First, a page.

‘Love Triangle’ Theory Discounted in Office Rampage
September 23, 2002
John Harrison, the New York City executive who committed a double murder and suicide in his office on Sept. 16, had been traumatized by the Sept. 11, 2001 terrorism attacks, which occurred one day after started his job in the north tower of the World Trade Center, according to his family.
Both the family and authorities are now discounting an initial theory that the killings resulted from a love triangle.
Rather, they now say, Harrison’s affair with one of his victims, Isabel Munoz, may have existed only in his head. Authorities say the evidence of that centers on an email that Munoz sent him just days before the bloodbath.
"While I have enjoyed the time we spent time together it is not enough to sustain a relationship. All the talk in the world can’t change that," Munoz, 36, wrote to Harrison, 56, her boss at Empire BlueCross BlueShield, in an email obtained by the New York Post.
Harrison had a printout of the Sept. 12 email in a bag at his side when he called Munoz into his Times Square office Monday morning. Another co-worker, Vincent LaBianca, joined her. All were killed by gunfire.
In the email, Munoz also expressed anger at Harrison, who had left his wife just weeks earlier, for refusing to back off.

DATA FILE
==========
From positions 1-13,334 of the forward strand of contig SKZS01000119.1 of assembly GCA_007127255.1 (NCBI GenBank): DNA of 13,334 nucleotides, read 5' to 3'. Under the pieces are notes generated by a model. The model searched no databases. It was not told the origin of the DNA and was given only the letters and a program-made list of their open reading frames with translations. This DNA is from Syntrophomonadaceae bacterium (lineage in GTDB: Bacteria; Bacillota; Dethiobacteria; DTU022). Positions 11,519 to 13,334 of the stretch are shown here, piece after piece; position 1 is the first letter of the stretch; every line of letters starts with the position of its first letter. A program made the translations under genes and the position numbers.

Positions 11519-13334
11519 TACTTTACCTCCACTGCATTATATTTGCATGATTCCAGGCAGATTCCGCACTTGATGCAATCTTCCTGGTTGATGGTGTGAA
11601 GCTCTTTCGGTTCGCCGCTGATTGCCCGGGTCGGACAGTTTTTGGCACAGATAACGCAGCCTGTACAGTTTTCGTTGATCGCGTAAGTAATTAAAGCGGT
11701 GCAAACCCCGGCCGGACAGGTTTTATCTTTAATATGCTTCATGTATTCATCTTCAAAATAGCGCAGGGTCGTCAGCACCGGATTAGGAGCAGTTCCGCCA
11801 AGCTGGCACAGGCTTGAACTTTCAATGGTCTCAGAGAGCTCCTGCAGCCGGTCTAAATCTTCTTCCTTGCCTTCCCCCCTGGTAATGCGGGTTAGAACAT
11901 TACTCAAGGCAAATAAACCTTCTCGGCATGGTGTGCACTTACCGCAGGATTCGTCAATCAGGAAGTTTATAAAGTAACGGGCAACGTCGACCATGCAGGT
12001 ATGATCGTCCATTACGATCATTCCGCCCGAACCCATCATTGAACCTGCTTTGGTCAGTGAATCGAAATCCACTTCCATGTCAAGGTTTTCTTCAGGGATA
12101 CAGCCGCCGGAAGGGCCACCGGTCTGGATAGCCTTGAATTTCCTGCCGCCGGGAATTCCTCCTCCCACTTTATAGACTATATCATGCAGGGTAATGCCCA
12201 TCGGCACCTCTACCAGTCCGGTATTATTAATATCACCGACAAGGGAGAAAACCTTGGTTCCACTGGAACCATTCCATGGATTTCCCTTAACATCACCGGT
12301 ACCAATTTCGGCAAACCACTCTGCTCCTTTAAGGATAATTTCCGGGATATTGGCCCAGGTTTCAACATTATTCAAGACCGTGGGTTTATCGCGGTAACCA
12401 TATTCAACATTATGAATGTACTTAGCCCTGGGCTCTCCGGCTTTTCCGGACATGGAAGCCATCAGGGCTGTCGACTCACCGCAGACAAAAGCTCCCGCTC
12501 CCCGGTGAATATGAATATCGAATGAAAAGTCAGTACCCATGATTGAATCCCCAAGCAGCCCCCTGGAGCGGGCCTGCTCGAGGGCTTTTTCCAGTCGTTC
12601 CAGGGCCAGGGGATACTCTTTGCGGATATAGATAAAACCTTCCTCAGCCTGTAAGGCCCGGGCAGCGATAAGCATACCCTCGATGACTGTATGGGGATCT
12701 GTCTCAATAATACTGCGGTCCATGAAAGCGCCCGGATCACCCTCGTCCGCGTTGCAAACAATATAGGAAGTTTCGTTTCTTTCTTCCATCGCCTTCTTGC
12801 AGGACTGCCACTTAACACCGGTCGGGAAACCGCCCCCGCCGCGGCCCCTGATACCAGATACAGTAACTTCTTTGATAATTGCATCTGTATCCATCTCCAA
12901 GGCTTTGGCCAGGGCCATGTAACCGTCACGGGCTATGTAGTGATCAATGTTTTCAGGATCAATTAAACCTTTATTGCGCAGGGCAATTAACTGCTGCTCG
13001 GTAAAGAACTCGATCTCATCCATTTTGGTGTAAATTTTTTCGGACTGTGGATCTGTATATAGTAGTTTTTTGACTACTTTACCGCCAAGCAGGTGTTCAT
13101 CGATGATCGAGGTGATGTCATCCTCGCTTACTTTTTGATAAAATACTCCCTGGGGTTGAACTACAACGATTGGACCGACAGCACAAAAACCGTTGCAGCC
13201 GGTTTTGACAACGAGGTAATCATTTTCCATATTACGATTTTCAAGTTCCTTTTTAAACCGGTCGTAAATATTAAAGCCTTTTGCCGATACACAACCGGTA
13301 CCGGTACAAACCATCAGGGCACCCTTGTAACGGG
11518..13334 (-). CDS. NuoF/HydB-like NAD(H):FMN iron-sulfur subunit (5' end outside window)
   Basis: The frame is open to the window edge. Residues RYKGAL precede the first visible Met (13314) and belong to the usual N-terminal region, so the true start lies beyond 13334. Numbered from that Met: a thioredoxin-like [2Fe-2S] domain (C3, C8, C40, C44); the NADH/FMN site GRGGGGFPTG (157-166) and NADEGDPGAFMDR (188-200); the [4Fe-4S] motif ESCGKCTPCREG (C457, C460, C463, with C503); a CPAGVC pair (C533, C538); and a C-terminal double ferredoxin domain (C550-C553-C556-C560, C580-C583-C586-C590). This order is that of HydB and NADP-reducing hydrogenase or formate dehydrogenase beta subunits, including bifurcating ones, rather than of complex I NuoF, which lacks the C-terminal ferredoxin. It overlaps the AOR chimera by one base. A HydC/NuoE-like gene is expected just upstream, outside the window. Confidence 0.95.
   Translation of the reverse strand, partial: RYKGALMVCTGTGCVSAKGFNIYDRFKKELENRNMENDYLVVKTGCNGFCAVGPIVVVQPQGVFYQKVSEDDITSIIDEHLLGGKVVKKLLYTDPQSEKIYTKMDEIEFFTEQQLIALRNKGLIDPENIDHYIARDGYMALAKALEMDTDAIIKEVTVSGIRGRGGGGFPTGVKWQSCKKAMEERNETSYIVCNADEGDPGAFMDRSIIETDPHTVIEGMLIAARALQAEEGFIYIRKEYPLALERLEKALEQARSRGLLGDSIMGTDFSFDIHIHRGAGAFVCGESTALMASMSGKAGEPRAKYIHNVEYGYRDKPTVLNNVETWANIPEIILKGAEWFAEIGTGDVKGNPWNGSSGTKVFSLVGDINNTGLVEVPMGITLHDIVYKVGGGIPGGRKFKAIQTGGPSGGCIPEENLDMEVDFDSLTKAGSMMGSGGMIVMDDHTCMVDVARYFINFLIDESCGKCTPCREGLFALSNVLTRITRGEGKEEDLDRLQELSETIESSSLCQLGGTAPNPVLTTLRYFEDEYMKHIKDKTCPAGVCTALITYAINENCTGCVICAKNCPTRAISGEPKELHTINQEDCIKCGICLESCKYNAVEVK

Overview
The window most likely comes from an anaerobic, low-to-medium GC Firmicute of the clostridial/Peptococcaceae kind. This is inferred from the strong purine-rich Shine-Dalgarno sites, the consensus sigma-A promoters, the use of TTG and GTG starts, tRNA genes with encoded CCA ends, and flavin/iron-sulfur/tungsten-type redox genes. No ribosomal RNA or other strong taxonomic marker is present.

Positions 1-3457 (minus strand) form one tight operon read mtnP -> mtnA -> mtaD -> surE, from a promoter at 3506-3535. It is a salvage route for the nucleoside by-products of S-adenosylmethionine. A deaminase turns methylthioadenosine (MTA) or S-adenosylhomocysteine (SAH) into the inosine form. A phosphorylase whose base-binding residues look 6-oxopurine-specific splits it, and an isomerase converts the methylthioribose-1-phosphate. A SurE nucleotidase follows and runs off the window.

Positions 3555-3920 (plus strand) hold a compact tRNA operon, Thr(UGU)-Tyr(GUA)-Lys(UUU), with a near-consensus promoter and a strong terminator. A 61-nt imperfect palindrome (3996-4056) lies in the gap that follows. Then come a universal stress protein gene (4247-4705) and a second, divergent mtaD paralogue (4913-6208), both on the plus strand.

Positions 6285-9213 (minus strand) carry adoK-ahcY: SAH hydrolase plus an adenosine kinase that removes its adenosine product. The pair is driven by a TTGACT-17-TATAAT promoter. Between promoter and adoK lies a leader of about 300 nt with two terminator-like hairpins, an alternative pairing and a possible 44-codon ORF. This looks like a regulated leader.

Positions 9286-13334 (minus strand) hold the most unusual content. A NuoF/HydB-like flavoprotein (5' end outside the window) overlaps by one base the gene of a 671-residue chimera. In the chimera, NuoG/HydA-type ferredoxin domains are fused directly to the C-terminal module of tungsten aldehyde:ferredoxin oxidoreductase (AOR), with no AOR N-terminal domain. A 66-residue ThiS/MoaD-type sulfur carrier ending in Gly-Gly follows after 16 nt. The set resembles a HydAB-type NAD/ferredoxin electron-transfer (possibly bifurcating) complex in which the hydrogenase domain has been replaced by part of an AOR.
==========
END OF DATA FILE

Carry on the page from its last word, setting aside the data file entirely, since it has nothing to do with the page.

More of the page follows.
"When we first started this friendship, you said you did not want to do anything that would make me uncomfortable," the mother of two wrote. "I am feeling very uncomfortable. And it really does not matter to you."
The Post reports that investigators initially thought Harrison had called his two colleagues into his office because he was romantically involved with Munoz and believed she was two-timing him with LaBianca.
But LaBianca’s friends and co-workers said he was happily married; investigators now believe Munoz might simply have asked him to go into Harrison’s office with her because she didn’t want to be alone with him, sources told the newspaper.
Harrison, a former FBI agent, used two handguns to murder LaBianca, 33, and Munoz before turning one of the weapons on himself, shooting himself in he mouth.
Co-workers said Harrison had started acting oddly in the weeks before the killings, going on a crash diet and moving out of the Mount Holly, N.J., home he shared with his wife of 21 years.